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Tzolojya Group
In this Group: Anita, Rosita, Francisca, Tomasa*, Vicenta, Matea, Isabel, Jesus, Juana, Rebeca, Pabla, Santos
* not pictured
View original language description ↓
The members of the Tzolojya group come from the regional capital of Sololá. As you can see in the photo, all of the members are Kachikel Maya. The Kachikel Maya are one of Guatemala’s largest indigenous groups. The native language of the members is Kachikel, though the women can also speak Spanish perfectly. This is because they live in an area where there is much business and they interact with both indigenous people and Spanish speakers.



There are some successful businesswomen in the Tzolojya communal bank. Citibank awarded one of them with a prize for the best woman-owned small business in Guatemala for 2007. She makes beaded jewelry for a living. At the moment she has the help of five other artisans who support her in her business.



The participating members invest their loans in different areas. For example, there are businesswomen who invest their loan in purchasing American, Guatemalan, or traditional clothing for resale in Sololá. Others invest in their tortilla shops. Tortillas are a basic staple of the Guatemalan diet, so there is always much demand for them. One woman purchases vegetables in the Sololá market, rents a pick-up truck, and then goes to Quiché to sell the produce. Another woman gets up very early in the morning to buy vegetables from the farmers in the market and then sells the vegetables during the course of the day. One member makes approximately a thousand tamales and chuchitos (small Guatemalan tamales) a day, which she sells on Tuesdays, Fridays, and Sundays.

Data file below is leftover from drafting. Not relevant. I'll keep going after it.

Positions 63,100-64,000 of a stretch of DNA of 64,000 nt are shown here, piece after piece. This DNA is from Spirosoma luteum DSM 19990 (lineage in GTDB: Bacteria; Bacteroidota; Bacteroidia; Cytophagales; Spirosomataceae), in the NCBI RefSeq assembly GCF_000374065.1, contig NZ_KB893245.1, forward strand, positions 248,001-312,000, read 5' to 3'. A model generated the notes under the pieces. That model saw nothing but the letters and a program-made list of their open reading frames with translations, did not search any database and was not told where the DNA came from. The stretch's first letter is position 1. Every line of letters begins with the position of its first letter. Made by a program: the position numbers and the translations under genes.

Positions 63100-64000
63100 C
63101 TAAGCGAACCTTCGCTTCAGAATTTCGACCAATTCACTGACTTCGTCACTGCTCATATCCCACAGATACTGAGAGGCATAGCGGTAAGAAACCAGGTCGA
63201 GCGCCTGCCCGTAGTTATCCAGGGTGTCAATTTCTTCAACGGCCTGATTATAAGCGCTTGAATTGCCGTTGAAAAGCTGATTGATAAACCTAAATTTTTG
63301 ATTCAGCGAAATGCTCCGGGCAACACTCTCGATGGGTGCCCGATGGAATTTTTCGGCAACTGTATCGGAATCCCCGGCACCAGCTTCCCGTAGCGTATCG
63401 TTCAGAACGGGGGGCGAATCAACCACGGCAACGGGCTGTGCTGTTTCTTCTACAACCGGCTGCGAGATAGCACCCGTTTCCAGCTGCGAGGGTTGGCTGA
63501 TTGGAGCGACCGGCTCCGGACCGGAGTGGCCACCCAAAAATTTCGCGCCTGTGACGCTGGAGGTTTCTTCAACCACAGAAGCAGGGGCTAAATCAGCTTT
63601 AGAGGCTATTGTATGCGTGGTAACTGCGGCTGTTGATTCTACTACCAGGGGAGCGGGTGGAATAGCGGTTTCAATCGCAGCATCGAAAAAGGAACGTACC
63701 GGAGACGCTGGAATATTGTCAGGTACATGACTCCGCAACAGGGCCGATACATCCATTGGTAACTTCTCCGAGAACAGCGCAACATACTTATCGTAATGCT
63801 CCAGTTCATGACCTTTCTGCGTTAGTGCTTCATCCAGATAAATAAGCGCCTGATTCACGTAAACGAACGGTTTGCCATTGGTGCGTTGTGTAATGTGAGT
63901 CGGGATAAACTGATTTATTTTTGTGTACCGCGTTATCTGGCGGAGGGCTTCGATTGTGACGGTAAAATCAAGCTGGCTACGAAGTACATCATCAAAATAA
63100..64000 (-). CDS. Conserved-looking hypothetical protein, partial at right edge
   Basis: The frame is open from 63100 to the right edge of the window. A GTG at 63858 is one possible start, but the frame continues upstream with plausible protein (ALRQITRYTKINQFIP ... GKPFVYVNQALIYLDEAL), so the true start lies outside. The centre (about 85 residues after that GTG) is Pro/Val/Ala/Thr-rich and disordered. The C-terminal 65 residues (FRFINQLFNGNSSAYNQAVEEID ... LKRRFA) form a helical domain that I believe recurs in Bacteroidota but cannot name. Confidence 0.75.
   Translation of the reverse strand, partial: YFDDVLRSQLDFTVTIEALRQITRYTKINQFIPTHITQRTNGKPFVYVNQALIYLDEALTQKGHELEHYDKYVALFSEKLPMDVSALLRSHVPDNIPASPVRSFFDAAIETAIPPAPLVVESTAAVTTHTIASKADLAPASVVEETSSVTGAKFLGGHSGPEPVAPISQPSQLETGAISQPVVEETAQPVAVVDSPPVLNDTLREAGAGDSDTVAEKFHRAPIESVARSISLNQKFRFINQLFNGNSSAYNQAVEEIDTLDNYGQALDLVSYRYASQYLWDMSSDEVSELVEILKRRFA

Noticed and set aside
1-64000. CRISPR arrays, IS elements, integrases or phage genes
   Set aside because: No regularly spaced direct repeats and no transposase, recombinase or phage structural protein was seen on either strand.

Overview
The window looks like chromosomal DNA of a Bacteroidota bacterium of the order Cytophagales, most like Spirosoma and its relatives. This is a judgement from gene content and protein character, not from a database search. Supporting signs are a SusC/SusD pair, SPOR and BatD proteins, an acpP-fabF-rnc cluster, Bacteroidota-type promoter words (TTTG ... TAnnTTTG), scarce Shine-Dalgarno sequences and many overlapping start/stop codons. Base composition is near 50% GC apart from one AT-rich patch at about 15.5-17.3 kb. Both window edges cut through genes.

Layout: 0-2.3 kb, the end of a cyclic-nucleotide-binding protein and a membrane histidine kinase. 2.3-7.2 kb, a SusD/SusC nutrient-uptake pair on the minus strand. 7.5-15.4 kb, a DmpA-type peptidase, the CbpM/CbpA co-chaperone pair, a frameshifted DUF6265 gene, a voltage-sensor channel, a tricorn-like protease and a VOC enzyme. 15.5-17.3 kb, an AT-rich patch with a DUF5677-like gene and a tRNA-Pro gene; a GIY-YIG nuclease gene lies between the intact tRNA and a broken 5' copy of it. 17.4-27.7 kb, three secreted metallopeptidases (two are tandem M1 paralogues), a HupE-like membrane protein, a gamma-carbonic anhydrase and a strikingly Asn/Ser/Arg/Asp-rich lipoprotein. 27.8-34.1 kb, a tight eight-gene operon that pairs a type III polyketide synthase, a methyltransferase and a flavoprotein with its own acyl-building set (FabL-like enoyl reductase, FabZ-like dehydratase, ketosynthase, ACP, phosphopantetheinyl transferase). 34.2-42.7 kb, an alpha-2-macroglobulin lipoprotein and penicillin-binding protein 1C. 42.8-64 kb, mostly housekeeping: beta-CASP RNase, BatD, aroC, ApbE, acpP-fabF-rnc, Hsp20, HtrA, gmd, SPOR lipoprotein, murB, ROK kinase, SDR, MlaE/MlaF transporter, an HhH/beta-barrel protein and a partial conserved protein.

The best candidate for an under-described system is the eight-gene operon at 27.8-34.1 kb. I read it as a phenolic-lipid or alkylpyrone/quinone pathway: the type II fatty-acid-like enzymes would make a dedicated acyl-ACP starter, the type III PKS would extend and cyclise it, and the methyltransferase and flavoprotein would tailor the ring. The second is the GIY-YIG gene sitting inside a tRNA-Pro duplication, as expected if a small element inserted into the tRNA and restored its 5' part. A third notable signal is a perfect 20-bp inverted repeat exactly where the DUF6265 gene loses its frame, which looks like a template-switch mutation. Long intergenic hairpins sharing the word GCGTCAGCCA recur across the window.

One of the women dreams of seeing her business grow to the point where it will generate sufficient income for her to open a retirement account at the bank. Many other members wish for their businesses to grow so that they will have the income to support their children’s development.

Translated from Spanish by Chris Knutson, Kiva Volunteer



Las integrantes del grupo Tzolojya provienen de la cabecera departamental de Sololá. Como se puede ver en la foto, todas las integrantes son Mayas- Kachikeles. Los Mayas- Kachikeles es uno de los grupos indígenas más numerosos de Guatemala. La lengua materna de las integrantes es el Kachikel, sin embargo las señoras se comunican perfectamente en el español. Esto se debe a que viven en un área donde hay mucho comercio y se mezclan indígenas y hispano hablantes.

En el banco comunal Tzolojya uno puede encontrar empresarias exítosas. Una de ellas ganó el premio otorgado por el Citibank a la mejor micro empresaria de Guatemala del año 2007. Ella se dedica a la producción de joyas de mostacilla. Por el momento ella cuenta con la ayuda de cinco otras artesanas que la apoyan con su negocio.